The memory of the shooting was still fresh in people’s minds during last Tuesday’s Hollywood premiere of Blade Runner 2049, which nixed the usual red carpet and other glitz in light of the tragedy. Before the film, producers shared poignant words, saying that in times such as these, the arts are crucial now more than ever.

I had the distinct privilege to attend the premiere. My good friend Frank Giustra, whose production company Thunderbird Entertainment owns a stake in the Blade Runner franchise, was kind enough to invite me along. Despite the somber mood—a pivotal scene in the film even takes place in an irradiated Las Vegas—I thought Blade Runner 2049 was spectacular. Even if you’re not a fan of the original 1982 film, it’s still worth experiencing in theaters. Hans Zimmer and Benjamin Wallfisch’s synth-heavy score is especially haunting.

CNET recently published an interesting piece examining the accuracy of future tech as depicted in the original Blade Runner, from androids to flying cars to off-world travel read the article here.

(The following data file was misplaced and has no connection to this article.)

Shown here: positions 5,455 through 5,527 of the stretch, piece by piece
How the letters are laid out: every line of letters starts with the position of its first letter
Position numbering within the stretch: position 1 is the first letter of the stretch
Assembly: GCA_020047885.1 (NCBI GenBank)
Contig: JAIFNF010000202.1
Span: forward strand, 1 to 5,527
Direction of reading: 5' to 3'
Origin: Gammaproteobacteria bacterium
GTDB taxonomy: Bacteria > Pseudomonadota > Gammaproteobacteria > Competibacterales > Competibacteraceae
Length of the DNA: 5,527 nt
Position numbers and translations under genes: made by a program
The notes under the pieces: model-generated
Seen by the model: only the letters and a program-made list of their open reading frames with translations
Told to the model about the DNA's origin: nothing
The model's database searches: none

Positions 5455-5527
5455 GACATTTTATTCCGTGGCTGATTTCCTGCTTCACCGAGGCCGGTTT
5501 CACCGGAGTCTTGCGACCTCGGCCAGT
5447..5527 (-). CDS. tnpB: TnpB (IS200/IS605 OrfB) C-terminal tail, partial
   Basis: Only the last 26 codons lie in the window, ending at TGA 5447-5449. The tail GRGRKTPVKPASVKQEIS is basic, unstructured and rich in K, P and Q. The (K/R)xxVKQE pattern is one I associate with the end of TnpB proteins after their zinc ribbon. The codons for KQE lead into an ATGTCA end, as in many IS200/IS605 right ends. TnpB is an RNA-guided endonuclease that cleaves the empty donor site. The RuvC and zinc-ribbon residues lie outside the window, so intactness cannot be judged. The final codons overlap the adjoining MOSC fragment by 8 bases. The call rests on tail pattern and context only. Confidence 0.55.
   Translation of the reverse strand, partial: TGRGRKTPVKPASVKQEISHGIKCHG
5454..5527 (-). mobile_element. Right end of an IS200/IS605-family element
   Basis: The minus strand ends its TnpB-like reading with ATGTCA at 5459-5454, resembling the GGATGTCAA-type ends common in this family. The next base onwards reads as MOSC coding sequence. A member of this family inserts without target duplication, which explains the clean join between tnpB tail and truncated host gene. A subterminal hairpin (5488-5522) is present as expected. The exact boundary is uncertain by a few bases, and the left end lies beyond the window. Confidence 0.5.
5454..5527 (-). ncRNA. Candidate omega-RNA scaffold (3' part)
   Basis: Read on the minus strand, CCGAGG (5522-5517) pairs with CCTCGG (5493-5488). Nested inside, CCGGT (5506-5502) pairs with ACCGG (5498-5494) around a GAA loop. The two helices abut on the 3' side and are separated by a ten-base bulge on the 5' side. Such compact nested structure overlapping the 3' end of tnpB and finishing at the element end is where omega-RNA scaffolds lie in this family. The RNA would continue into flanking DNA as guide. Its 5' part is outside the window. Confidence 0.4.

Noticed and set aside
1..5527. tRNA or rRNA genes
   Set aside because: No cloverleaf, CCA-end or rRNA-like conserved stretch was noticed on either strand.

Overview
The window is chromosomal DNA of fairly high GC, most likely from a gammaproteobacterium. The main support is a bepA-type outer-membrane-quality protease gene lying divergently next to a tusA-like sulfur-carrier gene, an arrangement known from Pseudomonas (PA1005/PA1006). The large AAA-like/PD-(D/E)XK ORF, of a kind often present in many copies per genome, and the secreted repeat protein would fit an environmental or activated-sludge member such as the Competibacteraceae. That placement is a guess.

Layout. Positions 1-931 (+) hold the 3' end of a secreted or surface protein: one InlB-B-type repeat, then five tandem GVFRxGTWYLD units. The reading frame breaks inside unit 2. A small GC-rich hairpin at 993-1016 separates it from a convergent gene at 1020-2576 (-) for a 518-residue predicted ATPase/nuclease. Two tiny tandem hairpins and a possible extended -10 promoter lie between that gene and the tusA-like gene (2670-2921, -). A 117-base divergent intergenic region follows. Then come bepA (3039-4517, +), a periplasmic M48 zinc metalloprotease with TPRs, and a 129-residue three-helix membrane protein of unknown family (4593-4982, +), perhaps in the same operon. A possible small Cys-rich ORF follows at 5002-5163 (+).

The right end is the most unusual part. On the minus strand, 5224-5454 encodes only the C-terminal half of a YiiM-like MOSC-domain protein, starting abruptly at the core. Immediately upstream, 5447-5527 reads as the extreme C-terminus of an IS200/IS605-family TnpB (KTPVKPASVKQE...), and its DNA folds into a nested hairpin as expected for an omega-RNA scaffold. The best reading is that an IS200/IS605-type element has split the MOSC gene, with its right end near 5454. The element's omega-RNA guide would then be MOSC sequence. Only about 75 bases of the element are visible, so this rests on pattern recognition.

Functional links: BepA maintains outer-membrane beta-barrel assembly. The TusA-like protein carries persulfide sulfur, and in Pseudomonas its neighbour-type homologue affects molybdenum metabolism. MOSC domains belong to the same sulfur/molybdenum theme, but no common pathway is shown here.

Still in the Early Innings of Cryptocurrencies
 

Speaking of the future, I spoke on the topic of the blockchain last week at the Subscriber Investment Summit in Vancouver. My presentation focused on the future of mining—not just of gold and precious metals but also cryptocurrencies.

Believe it or not, there are upwards of 2,100 digital currencies being traded in the world right now, with a combined market cap of nearly $150 billion, according to Coinranking.com.

Obviously not all of these cryptos will survive. We’re still in the early innings. Last month I compared this exciting new digital world to the earliest days of the dotcom era, and just as there were winners and losers then, so too will there be winners and losers today. Although bitcoin and Ethereum appear to be the frontrunners right now, recall that only 20 years ago AOL and Yahoo! were poised to dominate the internet. How times have changed!

It will be interesting to see which coins emerge as the “Amazon” and “Google” of cryptocurrencies.